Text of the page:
While they continue to shock, Donald Trump’s promotion of idiocies such as “wind mills cause cancer” no longer comes as much of a surprise.
What does seem worth recalling in this connection is that similar canards were being widely circulated some years ago-not only by the corporate right but by the radical left, in particular, by the iconic alternative website Counterpunch. The vector for these was the fossil fuel industry shill Robert Bryce who was a regular presence promoting what can now be seen as overblown and in many instances dishonest claims with respect to the environmental harms associated with renewable energy sources.
Counterpunch providing access to Bryce was the first of many indications of their potential to undermine the left’s credibility by associating it with right wing rogues, conspiratorialist lunacy and fringe lunatics. When they became a leading voice of anti-Sanders smears, including demonstrably false charges targeting the racism and sexism of Bernie Bros indistinguishable from those emanating from the Clinton campaign it became clear to me that the influence was, on balance, harmful. When they became a leading voice of the addled Bernie or Bust/Never Hillary tendency which played a role in bringing us the catastrophe we are now experiencing, it became apparent that they were best ignored.
That’s not to say that they don’t continue to run solid and, in some cases, important pieces. And the apparent conversion of some of their shrillest and most irrational exponents of anarcho-ultra leftism to at least lukewarm support of the Sanders/Ocasio-Cortez/Omar insurgency is a favorable development.
It would be nice if they found themselves able to issue an apology to their readers. But, as I’ve noted many times, the pundit class of all political orientations is constitutionally incapable of admitting error.
We would all be better off if they did, though I’m not holding my breath.
(Revised and extended version of a talk delivered to Staten Island Peace Action on Sept. 29, 2018. Many thanks to Dan Falcone, Delfina Vannucci, and Richard Singer for inviting Brittany de Barros and me to address the group, and to the members of Peace Action for an excellent discussion.)
As most of us know, the history of left politics has had its share of sharp, even profound disagreements.
Sometimes these have been about the kind of society we want to achieve. But often the arguments have been between allies who share the same goals but who are divided about strategy and tactics. What follows will be in the latter category and I will issue a warning that I’m going to take a side and try to show why I believe the other side is wrong. I anticipate some pushback. If I get it, that’s good thing in that people caring enough to argue is an indication (one of many) that the movement is reaching critical mass which I believe it is-something I’ll briefly discuss at the end. It’s also a good thing because, the glib one liner aside, we usually get into arguments not because the stakes are low but because they’re high as they surely are in this instance.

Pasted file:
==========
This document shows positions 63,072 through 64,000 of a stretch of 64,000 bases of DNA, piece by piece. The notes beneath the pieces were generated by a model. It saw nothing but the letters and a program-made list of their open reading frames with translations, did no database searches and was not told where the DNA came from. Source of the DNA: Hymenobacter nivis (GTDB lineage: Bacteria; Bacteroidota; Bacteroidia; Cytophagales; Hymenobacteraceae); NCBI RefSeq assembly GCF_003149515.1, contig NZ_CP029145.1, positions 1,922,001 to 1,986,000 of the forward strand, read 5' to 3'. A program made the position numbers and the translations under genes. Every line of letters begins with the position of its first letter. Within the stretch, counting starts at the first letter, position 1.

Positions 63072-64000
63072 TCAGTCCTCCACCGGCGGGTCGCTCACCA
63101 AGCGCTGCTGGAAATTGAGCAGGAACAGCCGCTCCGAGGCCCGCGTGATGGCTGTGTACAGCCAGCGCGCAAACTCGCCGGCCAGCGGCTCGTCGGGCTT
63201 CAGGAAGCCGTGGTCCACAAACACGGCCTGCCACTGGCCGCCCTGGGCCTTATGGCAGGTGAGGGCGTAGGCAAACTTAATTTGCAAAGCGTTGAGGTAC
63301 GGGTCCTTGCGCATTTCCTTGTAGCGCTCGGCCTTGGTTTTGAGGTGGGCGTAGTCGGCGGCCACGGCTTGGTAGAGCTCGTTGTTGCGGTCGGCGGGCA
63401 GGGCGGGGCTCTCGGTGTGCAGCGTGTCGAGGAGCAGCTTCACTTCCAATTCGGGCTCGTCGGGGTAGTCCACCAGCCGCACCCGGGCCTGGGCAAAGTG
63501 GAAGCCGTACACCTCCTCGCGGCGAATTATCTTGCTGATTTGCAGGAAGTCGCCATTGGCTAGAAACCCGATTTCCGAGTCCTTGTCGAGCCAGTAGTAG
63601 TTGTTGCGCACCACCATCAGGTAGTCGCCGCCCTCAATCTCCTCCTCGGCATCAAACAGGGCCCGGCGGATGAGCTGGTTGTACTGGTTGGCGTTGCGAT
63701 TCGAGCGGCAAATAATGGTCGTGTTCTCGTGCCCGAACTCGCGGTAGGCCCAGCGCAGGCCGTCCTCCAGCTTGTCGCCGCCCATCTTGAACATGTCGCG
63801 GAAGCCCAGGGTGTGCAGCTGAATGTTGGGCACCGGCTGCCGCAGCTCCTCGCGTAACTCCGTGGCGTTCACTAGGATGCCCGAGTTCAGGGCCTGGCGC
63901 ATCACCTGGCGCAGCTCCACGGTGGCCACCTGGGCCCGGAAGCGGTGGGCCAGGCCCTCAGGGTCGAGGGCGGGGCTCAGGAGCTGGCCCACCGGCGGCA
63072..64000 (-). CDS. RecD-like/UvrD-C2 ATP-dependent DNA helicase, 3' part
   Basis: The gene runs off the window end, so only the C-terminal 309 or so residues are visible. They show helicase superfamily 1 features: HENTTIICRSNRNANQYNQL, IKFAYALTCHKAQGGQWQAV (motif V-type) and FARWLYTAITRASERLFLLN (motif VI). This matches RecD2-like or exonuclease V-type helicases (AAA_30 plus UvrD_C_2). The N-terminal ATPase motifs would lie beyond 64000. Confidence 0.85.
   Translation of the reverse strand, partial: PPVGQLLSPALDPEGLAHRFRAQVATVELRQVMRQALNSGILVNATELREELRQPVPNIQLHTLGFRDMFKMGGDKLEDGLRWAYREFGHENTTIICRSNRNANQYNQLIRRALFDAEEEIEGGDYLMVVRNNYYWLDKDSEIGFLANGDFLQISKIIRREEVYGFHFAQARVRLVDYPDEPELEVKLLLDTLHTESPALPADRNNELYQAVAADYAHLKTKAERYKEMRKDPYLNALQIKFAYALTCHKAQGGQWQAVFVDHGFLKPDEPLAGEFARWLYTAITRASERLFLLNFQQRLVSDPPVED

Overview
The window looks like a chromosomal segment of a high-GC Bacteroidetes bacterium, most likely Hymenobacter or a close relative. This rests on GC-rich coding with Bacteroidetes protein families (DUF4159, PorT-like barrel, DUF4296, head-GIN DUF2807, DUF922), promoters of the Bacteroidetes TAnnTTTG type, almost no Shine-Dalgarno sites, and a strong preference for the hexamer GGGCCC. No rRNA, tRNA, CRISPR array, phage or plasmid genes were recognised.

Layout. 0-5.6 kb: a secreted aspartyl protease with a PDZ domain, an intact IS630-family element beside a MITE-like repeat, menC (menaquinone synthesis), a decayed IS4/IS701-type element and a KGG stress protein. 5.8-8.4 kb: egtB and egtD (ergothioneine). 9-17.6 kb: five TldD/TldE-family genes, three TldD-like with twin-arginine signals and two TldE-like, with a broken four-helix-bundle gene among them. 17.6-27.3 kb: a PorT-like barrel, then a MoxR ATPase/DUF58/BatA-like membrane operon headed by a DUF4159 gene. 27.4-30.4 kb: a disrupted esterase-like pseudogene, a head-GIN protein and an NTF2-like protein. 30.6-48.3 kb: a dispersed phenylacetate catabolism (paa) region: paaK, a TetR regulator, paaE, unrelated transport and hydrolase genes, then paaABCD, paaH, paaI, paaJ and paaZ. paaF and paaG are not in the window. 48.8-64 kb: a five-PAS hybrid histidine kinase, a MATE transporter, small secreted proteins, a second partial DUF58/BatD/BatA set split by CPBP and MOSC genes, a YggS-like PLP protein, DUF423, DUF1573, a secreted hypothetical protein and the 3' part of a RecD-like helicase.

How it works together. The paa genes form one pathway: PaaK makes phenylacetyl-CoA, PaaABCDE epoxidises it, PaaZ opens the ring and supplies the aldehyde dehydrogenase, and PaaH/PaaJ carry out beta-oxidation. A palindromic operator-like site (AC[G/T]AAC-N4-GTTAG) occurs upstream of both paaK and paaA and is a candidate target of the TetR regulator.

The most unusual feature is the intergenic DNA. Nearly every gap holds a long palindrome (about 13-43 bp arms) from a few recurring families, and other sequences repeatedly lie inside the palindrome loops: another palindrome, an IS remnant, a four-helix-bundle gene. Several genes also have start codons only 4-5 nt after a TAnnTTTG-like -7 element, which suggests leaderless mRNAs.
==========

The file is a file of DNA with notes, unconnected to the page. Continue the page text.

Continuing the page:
Continue reading On Activism, Voting and Responsibility
John Halle is the Director of Studies in Music Theory and Practice at Bard College Conservatory of Music, a position he assumed after serving for ten years in the music department at Yale University. As an active composer and theorist, his scholarship focuses on connections between the mental representation of language and music. Halle is also known for his political writings and collaboration with Noam Chomsky. Along with Chomsky, he co-authored, An Eight Point Brief for LEV (Lesser Evil Voting), a widely read essay, in the summer of 2016.
In this interview, Halle explains the need to engage in electoral politics while maintaining a high level of skepticism for the paternalistic elites found in both dominant political parties. Further, Halle makes observations of how those on the left can more adequately reevaluate their relationship with activism, protest and revolution. Halle explains how this all can fit into creating a viable and workable policy agenda that can be moved forward until radical structural reform of the current system is achieved. Many of these ideas culminate from his discussions with Chomsky (a family friend).
Daniel Falcone: Should people be more engaged in electoral politics now with the Trump Administration in office? Many have been reluctant to do so in the past. Here, I’m basically expressing the need to strategically vote against Republicans. What are your thoughts?
Continue reading Guest Post by Daniel Falcone: John Halle Discusses Electoral Politics, Noam Chomsky, and the Core Commitments of the Enlightenment